Image provided by: University of Nebraska-Lincoln Libraries, Lincoln, NE
About The daily Nebraskan. ([Lincoln, Neb.) 1901-current | View Entire Issue (Jan. 15, 1975)
Wednesday, january 15, 1975 lincoln, nebraska vol. 98 no. 64
Tent shows to take music, drama across state
With the coming of the radio, the talkies and the
automobile, the Chautauqua died.
A 1975 revival of the touring tent Chautauqua
sponsored by NU will become a reality in six
Nebraska communities this summer.
From the 1880's to the 1920's the Chautauqua
were traveling tent shows that traveled across the
country, taking culture, plays, lectures and debates to
Hugh Luke, Chairman of the NU advisory planning
committee, said the Nebraska Bicentennial
Commission budgeted $15,000 for the project.
The advisory commission is made up of NU
faculty and individuals from the six communities
Music and drama
The 1975 revived Chautauqua will spend 2 days in
each community and will include full scale musical
and dramatic presentations, public discussion and
debate and other forms of entertainment from NU
and local communities.
The six cities the Chautauqua will visit are
Chadron, May 30-31; Scottsbluff, June 1-2; McCook,
June 3-4; Hastings, June 5-6; Norfork, June 7-8; and
Nebraska City, June 9-10.
Luke said smaller communities were selected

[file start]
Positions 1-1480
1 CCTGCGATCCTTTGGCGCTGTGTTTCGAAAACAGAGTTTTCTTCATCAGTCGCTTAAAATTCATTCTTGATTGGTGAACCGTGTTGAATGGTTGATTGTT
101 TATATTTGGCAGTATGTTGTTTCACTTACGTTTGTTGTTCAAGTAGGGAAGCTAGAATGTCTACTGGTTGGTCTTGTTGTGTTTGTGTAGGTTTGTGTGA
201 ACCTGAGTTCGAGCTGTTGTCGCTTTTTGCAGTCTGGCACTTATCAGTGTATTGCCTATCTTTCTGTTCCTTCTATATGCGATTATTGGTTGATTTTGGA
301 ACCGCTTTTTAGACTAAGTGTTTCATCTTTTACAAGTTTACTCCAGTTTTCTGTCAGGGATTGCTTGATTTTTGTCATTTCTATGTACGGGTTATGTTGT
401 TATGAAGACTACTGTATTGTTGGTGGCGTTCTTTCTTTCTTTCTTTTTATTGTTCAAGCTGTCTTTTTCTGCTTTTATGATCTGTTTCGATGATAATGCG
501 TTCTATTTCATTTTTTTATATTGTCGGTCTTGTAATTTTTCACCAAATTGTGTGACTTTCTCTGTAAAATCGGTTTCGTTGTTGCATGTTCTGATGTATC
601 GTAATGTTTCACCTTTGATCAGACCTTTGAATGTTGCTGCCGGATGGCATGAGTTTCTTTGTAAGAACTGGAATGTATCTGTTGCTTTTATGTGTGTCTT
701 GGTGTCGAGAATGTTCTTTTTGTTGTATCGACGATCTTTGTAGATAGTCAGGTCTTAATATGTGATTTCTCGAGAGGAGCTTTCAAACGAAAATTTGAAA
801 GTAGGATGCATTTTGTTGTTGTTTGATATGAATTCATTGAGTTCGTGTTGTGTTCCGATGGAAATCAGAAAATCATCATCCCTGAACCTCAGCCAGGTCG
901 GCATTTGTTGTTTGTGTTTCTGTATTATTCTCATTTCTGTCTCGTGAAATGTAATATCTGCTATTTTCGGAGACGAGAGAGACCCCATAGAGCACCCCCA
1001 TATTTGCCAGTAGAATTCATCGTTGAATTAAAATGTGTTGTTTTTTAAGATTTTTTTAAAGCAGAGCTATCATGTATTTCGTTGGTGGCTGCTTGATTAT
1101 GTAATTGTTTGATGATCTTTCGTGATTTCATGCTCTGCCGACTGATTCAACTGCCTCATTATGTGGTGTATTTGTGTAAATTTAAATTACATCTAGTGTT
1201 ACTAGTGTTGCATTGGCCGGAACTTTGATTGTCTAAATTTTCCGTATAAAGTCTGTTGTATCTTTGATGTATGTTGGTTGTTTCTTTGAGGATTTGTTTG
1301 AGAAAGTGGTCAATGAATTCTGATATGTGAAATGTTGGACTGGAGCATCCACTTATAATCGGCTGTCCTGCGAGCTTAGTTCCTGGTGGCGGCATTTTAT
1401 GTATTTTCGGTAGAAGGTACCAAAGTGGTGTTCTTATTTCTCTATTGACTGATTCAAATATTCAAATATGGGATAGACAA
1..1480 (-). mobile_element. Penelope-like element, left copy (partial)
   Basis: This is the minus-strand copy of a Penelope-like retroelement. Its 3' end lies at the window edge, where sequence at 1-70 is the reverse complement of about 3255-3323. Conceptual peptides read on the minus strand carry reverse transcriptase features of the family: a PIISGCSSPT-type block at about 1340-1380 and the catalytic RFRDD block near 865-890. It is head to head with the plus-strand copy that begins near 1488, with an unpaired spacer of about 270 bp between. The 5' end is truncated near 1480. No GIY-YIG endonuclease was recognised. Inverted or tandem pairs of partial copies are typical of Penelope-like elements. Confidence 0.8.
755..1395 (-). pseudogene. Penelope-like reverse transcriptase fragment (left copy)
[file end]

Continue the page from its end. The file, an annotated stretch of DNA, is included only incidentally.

because they (NU) wanted to involve the entire state
in the Chautauqua project.
This way, Luke said, people can pick the
community nearest them to attend the Chautauqua.
Ben Rader, UNL history professor, said in
pre-World War I days the annual Chautauqua was the
most exciting event of the year.
Rader said the early Nebraska Chautauquas were
in Crete, Beatrice, Fullerton and Kearney.
The movement to bring culture and entertainment
began in Chautauqua, N.Y. in 1875. Originally, Rader
said, it was formed by the Methodist Episcopal
Church to train Sunday school teachers and soon
expanded to become interdenominational and
included education and popular entertainment.
The Crete Chautauqua for a time was the largest of
all the assemblies, even larger than the one in New
York. The first Nebraska Chautauqua was formed in
In 1884 the assembly acquired permanent
quarters, 100 acres of tree-shrouded land on the
banks of the Blue River northwest of Crete.
Ministers dominated the early Crete Chautauqua,
but by 1888 speakers from NU presented lectures.
During the 1890 drought and depression which hit
Nebraska the Chautauqua turned to politics and
William Jennings Bryan. In the presidential election
year of 1896 he debated the free silver versus gold
standard issue with John P. Irish.
20 Nebraska groups
By 1900 more than 20 assemblies existed in
Nebraska alone. The 1908 Kearney assembly brought
to town the all-black Virginia Jubilee singers, a
moving picture, an - expose of the Panama Canal
illustrated with lantern slides, a comedian, a fireworks
display and two lectures on popular philosophy.
The roaring 20's brought a change in
entertainment. County fairs and vaudeville acts
replaced the Chautauqua.
Luke said it is fitting that the Chautauqua again